In the documentary Red Sunday community members of rural far east Gippsland, Victoria, Australia recount their experiences regarding the devastating 2014 bushfires, which lasted around 70 long, unpredictable, and traumatic days.
Interview with Producer Skantha Rajahn Thirugnanam
Congratulations! Why did you make your film?
Thank you. I met Siloh Cairns, the director, writer and co-editor of our film, in 2016 September working on an independent music video. We both were young filmmakers with a shared interest for nature and the environment. Siloh was very interested in making a documentary about the bushfires that blazed through East Gippsland in 2014 and how it affected the communities of Bonang, Tubbut and Goongerah as well as the natural habitat in those areas. I was a little puzzled about how much area was affected, so I took a trip with her the following month to Orbost to see the area and meet the people. There I met with Lorelee Cockerill, a local resident, and Birgit Schaedler, a mental health nurse of the area. They also wanted to bring to light the mental and emotional trauma that still affects the families and residents until today. Birgit was meeting residents that were affected and trying a form of therapy called 'Narrative Therapy'. I was really moved by her efforts and the stories from some of the victims that I felt it would be an interesting eye-opening story to tell. However, the one thing that hooked me to make this film is the fact that every resident kept telling me they felt abandoned but how they came together as a community to fight these fires for 70 days straight side by side and defended their properties simply blew me away. I still remain amazed by how sustainable the communities are with very little resources.
Imagine I’m a member of the audience. Why should I watch this film?
This film gives privileged insight into the emotional and mental feelings of the victims during the fires. The stories they share, the pictures and video they took during the blazing fires will put you the audience member into a sense of shocked disbelief.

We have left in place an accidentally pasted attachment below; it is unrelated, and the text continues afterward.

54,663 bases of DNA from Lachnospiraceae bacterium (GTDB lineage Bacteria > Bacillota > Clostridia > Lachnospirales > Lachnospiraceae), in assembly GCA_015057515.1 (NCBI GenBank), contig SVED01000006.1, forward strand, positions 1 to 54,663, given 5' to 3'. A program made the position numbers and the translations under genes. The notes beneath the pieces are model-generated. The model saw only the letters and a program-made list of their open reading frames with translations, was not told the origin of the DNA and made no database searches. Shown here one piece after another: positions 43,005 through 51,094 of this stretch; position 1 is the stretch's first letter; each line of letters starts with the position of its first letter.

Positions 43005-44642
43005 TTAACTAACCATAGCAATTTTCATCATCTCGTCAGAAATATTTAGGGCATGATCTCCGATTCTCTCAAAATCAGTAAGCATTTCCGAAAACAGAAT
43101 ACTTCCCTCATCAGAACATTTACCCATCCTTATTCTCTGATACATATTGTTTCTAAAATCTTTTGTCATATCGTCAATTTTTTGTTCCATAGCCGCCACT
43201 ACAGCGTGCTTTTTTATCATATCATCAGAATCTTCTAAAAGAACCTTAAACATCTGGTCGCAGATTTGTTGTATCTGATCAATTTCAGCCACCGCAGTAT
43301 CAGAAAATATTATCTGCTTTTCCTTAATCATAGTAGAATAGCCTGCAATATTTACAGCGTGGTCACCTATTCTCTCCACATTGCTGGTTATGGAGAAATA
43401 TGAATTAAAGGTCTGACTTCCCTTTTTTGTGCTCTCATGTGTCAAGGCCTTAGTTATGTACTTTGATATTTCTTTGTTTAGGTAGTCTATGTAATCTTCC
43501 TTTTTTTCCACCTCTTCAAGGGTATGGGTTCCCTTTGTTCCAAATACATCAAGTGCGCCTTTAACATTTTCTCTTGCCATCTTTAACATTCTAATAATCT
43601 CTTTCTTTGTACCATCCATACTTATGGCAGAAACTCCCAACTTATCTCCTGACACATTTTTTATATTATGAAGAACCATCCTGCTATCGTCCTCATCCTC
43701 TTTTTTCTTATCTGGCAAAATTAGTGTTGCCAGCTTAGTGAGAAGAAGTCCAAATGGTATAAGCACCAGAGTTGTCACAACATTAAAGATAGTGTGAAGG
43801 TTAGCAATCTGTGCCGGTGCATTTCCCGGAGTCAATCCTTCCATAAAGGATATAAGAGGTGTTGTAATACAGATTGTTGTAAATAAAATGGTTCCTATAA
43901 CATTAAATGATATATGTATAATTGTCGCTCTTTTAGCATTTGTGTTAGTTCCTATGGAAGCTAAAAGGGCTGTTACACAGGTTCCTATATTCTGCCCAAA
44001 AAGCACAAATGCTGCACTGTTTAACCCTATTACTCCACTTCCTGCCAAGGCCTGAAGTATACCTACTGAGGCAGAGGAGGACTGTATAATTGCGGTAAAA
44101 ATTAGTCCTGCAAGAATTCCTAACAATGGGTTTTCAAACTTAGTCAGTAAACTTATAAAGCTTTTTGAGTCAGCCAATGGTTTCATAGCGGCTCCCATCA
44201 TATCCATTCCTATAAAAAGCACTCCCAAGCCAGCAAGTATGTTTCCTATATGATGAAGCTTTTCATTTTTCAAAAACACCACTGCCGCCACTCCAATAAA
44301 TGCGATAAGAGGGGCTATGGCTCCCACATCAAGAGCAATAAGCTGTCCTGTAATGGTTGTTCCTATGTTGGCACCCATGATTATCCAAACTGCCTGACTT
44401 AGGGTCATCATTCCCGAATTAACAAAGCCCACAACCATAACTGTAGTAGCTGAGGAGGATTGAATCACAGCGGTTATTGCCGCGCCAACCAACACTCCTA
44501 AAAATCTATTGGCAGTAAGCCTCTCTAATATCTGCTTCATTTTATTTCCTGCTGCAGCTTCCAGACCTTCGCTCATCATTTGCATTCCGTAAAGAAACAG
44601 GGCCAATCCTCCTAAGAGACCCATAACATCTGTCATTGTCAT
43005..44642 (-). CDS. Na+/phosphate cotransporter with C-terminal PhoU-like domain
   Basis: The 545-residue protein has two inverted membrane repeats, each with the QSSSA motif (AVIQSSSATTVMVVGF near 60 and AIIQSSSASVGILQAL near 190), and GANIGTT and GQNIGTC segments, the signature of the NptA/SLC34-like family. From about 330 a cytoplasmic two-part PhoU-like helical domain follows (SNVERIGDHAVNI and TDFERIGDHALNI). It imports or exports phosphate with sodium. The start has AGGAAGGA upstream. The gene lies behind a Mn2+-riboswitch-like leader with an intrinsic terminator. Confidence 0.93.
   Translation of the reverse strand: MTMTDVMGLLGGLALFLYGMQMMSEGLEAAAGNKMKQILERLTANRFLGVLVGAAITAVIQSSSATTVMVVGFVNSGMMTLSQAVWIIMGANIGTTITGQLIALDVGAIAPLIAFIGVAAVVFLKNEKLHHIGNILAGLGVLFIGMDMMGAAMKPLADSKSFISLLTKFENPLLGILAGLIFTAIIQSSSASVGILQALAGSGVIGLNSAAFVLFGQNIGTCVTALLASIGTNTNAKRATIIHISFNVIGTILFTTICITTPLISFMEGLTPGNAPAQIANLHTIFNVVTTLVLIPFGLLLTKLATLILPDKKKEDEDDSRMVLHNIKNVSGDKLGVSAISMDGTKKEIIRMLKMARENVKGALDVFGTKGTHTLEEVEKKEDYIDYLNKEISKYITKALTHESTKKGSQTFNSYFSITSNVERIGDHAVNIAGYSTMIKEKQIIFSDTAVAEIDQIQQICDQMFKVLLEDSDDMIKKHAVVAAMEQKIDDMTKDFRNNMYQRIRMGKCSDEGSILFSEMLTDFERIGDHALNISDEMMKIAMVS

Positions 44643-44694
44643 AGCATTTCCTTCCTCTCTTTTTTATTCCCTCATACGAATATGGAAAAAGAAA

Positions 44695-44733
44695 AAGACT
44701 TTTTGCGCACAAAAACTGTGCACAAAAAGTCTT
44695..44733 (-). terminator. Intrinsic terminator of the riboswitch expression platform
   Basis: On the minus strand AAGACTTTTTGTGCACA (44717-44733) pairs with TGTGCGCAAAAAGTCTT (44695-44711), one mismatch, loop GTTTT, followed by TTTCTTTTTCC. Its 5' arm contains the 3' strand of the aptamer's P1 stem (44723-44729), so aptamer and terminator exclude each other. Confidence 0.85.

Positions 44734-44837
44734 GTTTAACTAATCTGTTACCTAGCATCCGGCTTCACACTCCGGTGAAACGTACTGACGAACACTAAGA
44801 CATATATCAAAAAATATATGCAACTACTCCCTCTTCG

How do personal and universal themes work in your film?
This film has a focus on community spirit, resilience and environmental awareness that I hope every community can empathise with through my film. Healing through a community is certainly focused on this film but also understanding how trauma affects everyone the same.
How have the script and film evolved over the course of their development?
We started working on the script on November 2016. The Director and I both worked on the treatment. We planned to interview as many residents from the area but pick five stories. We had already had a chat with a few families before shooting but we were not sure which stories to tell. Once we started filming in February 2017, we realised that everyone felt the same way and they all needed to be heard. We then went back to our original treatment and reworked it. Siloh than wen back to America and worked on the edit. Our story that we had is still the same but having all those participants on film adds to the realism of a community.
What type of feedback have you received so far?
We have screened the film at the local town hall in Goongerah in February 2018 to all the participants of the film. I would say all the community members were very pleased with the film. They were actually kind of relieved to find out that everyone in the community felt the same way and were not shy to share their feelings.
Has the feedback surprised or challenged your point of view?
Yes! 100% surprised! I was very nervous that the participants would not enjoy the film but they all really liked it. I was very moved on how supportive this community was with the film and my team.
What are you looking to achieve by having your film more visible on www.wearemovingstories.com?
I hope to get more views and have other film festivals interested in our films.
Who do you need to come on board (producers, sales agents, buyers, distributors, film festival directors, journalists) to amplify this film’s message?